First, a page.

Scott Schoettes is the HIV Project Director for Lambda Legal, the oldest and largest national legal organization committed to achieving full recognition of the civil rights of lesbians, gay men, bisexuals, transgender people and people with HIV.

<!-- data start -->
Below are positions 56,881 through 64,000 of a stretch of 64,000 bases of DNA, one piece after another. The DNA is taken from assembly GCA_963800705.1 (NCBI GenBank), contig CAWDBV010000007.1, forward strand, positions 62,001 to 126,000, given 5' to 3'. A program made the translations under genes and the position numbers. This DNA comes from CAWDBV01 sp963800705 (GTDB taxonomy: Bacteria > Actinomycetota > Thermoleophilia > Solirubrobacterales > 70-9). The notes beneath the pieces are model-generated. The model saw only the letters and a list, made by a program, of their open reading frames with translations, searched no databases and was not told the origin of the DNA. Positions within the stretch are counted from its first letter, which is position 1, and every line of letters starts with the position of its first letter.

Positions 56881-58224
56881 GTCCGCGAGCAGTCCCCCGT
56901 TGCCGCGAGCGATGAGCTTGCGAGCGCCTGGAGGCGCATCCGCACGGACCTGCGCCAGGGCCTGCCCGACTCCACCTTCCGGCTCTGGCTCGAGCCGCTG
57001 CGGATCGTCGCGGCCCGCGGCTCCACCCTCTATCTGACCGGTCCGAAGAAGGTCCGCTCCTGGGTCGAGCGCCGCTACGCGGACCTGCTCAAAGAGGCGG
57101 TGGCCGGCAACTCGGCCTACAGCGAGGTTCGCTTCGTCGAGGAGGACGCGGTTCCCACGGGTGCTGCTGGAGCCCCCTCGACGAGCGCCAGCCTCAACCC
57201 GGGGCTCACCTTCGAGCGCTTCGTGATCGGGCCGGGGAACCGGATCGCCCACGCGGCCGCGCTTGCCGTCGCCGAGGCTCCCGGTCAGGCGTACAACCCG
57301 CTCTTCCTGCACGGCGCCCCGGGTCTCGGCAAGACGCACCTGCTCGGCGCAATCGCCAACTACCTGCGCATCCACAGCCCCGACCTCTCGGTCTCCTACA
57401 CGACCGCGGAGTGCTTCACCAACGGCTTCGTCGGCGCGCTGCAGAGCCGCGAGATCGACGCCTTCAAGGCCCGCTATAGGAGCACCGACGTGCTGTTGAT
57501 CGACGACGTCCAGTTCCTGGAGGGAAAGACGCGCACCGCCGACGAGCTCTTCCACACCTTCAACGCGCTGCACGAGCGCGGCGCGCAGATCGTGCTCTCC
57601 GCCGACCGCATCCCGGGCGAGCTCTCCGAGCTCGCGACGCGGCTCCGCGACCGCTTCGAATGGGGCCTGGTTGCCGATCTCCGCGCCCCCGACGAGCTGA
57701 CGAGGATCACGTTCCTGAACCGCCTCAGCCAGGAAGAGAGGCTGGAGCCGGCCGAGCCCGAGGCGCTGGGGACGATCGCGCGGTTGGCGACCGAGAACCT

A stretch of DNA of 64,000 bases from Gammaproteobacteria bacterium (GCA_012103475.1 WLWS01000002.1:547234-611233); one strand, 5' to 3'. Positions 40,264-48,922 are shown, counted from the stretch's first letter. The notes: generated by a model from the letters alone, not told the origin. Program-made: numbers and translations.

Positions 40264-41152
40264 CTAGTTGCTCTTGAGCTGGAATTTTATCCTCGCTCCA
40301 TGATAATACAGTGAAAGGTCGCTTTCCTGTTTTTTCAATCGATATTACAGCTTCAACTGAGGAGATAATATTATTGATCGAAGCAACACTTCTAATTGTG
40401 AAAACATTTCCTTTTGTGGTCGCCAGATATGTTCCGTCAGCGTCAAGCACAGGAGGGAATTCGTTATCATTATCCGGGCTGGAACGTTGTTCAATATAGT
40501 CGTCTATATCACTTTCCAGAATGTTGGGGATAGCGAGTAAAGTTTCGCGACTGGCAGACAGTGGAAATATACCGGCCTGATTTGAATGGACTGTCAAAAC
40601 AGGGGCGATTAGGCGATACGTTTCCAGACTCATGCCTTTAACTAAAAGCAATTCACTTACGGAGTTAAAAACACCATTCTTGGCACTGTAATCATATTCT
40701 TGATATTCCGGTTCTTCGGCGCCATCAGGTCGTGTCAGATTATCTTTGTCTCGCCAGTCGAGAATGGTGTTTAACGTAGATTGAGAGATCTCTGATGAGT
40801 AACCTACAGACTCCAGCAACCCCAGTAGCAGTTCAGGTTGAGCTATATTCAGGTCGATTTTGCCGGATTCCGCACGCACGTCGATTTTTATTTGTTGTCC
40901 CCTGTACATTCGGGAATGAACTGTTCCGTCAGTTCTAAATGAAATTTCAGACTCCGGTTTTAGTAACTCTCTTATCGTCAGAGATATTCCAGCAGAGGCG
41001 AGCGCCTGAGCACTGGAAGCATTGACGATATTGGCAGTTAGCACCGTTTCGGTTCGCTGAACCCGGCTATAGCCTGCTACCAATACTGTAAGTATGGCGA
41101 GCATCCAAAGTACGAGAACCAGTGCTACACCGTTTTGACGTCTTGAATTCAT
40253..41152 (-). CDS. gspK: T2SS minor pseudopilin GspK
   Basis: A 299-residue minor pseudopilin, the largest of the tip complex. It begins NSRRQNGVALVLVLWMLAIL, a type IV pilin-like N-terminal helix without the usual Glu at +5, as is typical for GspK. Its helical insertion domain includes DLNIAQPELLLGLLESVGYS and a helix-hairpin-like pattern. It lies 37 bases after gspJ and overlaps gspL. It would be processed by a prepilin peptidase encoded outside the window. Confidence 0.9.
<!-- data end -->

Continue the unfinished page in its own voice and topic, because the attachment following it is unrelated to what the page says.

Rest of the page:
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REMARKABLES School Board; if the issue was the price of green beans for the lunch program, everyone had something to say and the debate took forever. If the issue were the budget of hundreds of millions of dollars, there was almost no discussion. Ultimately, our only hope will be in free, quality public education. That’s what differentiates us from societies living in mud huts. Even if there were the collective will to support public education, in the near term it would not protect us from potentially crossing a variety of thresholds of “no return.” The issue of gay marriage should be relegated to the trash heap of trivial concerns that continue to divide the thousands of religions like: how many angels can fit on the head of a pin; should baptism be by sprinkling or emersion; should communion be an exclusive or inclusive sacrament; is Mormonism a Christian faith or a cult; is the creator of all things male or female; is reproduction through surrogacy a good or bad thing (the first recorded example being the birth of Jesus). In a secular society, none of those things matters. Everyone is welcome to believe what they please about them and separate themselves on Sunday mornings from those who disagree, and it matters not a whit. Those harping on banning gay marriage are truly “fiddling while Rome burns,” and more enlightened folks are, sadly, dancing to the tune.